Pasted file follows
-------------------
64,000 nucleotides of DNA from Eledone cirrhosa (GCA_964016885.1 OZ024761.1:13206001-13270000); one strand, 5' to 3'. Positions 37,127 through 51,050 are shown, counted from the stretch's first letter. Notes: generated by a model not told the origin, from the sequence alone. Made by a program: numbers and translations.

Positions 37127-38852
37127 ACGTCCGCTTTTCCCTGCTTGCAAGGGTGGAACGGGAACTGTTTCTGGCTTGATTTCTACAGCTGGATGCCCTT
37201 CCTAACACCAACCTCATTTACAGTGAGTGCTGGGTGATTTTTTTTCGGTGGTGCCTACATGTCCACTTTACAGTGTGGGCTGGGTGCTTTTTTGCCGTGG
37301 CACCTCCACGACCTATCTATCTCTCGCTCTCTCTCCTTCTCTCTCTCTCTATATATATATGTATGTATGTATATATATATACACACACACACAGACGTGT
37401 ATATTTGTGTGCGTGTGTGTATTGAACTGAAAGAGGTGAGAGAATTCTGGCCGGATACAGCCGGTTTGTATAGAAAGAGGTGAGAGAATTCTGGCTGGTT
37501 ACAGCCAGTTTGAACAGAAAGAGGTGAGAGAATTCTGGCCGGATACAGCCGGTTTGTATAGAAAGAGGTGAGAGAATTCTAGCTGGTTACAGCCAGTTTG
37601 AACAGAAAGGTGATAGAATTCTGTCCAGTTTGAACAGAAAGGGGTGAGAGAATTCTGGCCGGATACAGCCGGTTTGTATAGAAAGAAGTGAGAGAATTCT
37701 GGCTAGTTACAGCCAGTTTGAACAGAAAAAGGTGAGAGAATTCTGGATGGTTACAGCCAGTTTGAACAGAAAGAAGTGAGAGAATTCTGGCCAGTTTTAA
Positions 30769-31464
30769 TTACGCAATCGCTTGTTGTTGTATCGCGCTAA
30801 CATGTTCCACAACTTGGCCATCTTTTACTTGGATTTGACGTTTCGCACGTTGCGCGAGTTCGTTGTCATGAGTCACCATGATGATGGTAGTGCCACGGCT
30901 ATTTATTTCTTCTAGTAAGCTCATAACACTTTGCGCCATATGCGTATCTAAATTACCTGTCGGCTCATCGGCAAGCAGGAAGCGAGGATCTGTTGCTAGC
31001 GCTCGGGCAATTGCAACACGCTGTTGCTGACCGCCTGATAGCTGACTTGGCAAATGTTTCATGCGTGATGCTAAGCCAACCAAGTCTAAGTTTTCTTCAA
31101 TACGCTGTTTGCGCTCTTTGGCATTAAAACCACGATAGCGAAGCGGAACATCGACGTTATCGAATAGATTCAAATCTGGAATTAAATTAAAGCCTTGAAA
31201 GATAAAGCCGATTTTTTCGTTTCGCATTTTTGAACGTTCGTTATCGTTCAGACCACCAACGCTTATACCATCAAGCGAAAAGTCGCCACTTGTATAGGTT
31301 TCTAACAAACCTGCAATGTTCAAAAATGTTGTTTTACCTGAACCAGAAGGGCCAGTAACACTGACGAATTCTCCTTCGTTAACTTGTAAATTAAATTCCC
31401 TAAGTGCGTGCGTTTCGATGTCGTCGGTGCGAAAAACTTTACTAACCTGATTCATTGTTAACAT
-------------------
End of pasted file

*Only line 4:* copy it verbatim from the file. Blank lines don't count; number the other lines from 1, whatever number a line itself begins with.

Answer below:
37201 CCTAACACCAACCTCATTTACAGTGAGTGCTGGGTGATTTTTTTTCGGTGGTGCCTACATGTCCACTTTACAGTGTGGGCTGGGTGCTTTTTTGCCGTGG